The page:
This first sentence again struggles with the passive voice, but also with an awkward simile. What about this red light makes it Raven’s nemesis? And what is the fact that it’s her nemesis supposed to convey about her or it? Similes are best used to conjure imagery for something you don’t have the words to describe, or (on rare occasions) to build tone and aesthetic. This simile isn’t describing anything physical, so it’s intended to convey tone but again to what end and what tone specifically? The red hue inclines my thoughts to the darker spectrum of emotions, but is it supposed to be anger? Ominous? Malignant? And if any of these why not use the word you want to describe? Why use this smile over ‘Malignant’? Malignant is an awesome word and oozes threat, and doesn’t risk confusing the reader the way a simile does. The second sentence continues the simile and at the end I feel the simile is simply an inflated way of saying “red glow Raven hated but had learned to tolerate.” Yes this is rough, but it achieves the same impact with greater clarity and less time. You might complain that this simplifies it, but I would argue complicating a message or phrase without reason doesn’t benefit a book. You could make an argument for maintaining the simile (after some clarification) if the rest of the narrative and descriptions were building toward the same, unified theme, but they’re currently not.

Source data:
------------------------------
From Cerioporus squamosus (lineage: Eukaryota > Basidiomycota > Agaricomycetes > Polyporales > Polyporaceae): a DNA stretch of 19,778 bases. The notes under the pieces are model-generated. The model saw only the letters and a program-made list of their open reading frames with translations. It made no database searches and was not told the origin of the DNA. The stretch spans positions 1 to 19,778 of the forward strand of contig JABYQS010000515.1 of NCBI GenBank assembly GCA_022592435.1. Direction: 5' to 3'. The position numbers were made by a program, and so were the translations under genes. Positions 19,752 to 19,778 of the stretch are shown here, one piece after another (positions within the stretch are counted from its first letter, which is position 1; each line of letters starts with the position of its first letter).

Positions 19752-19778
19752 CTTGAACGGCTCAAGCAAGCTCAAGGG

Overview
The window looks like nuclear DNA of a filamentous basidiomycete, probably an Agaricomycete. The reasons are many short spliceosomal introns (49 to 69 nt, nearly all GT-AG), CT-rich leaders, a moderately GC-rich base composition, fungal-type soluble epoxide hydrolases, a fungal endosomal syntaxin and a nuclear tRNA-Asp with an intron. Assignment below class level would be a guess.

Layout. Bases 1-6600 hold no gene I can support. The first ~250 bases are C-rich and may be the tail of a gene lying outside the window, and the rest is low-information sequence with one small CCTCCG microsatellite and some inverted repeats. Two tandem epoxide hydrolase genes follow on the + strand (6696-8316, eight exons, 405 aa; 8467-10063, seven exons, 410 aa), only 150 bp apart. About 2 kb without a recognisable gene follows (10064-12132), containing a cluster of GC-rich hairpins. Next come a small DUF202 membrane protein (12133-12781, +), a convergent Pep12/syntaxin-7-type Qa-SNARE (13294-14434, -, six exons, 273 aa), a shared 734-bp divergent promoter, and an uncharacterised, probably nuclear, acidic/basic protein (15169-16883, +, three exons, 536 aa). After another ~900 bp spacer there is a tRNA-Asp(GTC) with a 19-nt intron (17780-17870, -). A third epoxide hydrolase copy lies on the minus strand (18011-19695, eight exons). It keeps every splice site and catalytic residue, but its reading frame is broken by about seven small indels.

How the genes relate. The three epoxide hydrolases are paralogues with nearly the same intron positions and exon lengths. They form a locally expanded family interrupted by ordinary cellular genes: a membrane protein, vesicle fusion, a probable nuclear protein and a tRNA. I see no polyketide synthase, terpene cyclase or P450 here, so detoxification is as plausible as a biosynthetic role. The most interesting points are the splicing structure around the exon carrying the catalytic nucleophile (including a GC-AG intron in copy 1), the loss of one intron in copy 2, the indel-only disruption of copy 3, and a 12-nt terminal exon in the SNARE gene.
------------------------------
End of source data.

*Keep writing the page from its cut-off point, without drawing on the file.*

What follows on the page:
So, consider this alternative.
—“Nominal impact, no change.” The holo-screen’s crimson radiance painted the frigid operations room in malignant hues Raven hated but had learned to tolerate.—